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Posts Tagged ‘ Transport ’

Dublin Tourism Boosted With New Sightseeing Service

Photo:Michael Donnelly.

Transport guru John ‘O Sullivan has launched his latest venture,an exciting Cityscape Sightseeing Tour, which will compliment his regular Dublin coach service.

The four million invested Cityscape initiative is welcomed as a boost to the tourism and employment industry. It has provided 40 new jobs to the capital. The Cityscape experience offers a must-have trip to all the top attractions of the city. In operation since September 23rd , Cityscape makes 28 stops across the city, including Dublin Castle, Kilmainham Gaol and more. It runs very efficiently seven days a week, 364 days of the year at fifteen minute intervals. Continue reading

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News in Brief- Gardai Enjoy Eggcellent Banter

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For the day that was in it this week you have to be careful what you believe in this edition of NIB . . .

Limerick Council have introduced a new approach to dog littering, installing motion activated sensors that remind dog walkers to pick up after their pooch. NIB thinks it is a fantastic idea and could be rolled out to other areas of anti-social behaviour, OR EVEN BETTER, make them holograms! If Paul O’Connell popped up in the street as you casually threw aside a fag butt you’d be pretty quick about picking it up again. Continue reading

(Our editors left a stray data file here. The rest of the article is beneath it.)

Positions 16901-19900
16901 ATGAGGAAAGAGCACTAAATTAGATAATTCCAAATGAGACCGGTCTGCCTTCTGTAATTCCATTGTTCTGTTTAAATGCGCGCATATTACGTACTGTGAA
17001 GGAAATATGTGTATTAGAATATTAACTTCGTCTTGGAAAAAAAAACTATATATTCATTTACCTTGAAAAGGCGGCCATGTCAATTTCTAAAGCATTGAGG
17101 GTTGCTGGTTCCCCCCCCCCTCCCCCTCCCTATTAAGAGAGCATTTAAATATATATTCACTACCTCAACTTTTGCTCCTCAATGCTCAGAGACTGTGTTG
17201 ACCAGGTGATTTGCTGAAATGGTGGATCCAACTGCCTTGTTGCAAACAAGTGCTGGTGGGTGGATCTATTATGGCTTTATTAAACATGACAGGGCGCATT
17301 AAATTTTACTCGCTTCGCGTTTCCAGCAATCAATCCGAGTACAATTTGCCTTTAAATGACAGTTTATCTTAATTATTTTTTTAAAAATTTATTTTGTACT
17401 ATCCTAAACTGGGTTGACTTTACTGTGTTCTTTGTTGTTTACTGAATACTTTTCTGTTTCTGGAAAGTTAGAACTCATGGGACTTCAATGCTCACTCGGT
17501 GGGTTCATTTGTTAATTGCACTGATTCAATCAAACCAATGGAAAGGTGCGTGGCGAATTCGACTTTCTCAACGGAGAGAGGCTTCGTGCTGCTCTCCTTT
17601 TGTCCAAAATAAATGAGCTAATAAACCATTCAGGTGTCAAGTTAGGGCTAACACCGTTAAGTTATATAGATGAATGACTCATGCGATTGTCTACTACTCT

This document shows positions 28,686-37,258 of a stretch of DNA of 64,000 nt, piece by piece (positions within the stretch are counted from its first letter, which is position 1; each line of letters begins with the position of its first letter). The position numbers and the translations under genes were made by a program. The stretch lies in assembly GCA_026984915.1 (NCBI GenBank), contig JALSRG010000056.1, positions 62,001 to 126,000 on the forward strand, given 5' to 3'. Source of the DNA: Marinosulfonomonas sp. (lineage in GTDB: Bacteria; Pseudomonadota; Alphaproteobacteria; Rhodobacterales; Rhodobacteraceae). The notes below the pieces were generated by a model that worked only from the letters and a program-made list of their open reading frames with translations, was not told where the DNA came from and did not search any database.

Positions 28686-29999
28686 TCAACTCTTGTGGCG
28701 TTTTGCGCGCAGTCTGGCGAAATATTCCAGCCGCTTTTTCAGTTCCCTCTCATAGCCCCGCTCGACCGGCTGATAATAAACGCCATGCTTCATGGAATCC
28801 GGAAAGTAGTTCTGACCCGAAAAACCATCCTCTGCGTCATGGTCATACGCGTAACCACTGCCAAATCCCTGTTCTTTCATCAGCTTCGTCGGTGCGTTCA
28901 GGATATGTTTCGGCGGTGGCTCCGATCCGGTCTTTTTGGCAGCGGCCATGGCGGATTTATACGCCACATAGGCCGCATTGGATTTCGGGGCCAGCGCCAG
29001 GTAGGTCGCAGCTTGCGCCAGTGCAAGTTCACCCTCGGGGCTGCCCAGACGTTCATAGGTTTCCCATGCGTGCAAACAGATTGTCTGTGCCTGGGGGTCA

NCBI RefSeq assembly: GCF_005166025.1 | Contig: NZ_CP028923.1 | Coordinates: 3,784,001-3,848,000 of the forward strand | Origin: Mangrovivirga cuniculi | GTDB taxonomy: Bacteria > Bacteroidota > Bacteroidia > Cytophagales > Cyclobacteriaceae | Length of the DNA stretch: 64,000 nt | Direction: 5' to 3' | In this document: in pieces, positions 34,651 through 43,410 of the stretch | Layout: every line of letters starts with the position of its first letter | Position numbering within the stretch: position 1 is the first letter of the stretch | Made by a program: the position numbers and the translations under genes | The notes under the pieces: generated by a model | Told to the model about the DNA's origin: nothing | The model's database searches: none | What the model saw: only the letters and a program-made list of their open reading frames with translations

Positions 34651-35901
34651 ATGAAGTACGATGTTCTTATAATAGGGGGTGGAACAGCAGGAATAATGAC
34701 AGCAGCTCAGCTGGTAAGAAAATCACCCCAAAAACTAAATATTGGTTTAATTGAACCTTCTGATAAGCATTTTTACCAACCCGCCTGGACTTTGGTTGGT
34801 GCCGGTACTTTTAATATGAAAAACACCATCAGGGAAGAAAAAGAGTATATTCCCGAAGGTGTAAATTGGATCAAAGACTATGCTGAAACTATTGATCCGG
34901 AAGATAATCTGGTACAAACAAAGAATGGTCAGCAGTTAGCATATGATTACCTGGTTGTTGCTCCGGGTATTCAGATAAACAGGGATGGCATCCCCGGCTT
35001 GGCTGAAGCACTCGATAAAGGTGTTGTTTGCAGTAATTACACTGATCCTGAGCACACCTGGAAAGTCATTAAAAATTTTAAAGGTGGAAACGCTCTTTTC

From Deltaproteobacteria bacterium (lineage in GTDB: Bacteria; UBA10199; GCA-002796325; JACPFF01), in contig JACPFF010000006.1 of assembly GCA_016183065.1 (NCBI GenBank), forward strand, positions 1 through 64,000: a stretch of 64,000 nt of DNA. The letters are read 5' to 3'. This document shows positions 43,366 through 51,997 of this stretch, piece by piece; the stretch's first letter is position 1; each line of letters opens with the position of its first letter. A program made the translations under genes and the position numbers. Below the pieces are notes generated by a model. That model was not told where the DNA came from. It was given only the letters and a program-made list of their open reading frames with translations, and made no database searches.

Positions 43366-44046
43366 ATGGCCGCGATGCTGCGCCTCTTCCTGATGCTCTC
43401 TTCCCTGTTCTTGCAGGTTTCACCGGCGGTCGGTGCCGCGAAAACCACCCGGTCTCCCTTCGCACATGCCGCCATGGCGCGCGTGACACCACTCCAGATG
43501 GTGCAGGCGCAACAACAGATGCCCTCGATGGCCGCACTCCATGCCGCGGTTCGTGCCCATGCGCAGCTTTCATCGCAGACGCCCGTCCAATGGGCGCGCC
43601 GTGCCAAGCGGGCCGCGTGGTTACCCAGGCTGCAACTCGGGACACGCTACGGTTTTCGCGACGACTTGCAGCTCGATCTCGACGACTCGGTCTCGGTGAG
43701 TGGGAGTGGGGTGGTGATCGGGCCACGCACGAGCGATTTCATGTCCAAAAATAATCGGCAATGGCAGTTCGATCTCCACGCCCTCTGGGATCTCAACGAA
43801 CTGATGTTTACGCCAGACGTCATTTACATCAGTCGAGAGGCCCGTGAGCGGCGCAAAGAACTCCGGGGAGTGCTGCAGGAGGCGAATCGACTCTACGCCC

History Repeats Itself – 2013 Dublin Bus Strike

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In the summer of 1913, James Larkin called a general strike of the employees of the Dublin Tramway Company. It escalated to this point after William Martin Murphy owner of The Irish Independent, The Evening Herald, and of course the trams, banned workers from joining or being a member of Larkin’s union, the Irish Transport and General Workers Union. History would remember Larkin’s decision to go on strike as an impressive and tactical bit of timing on his part, as it coincided with the opening day of the Dublin Horse Show; one of the busiest days for Dublin’s public transport. This led to an agreement between the majority of large business owners in Dublin locking out their workforce, causing riots, civil unrest, and very poor conditions, and lasted nearly six months. Continue reading

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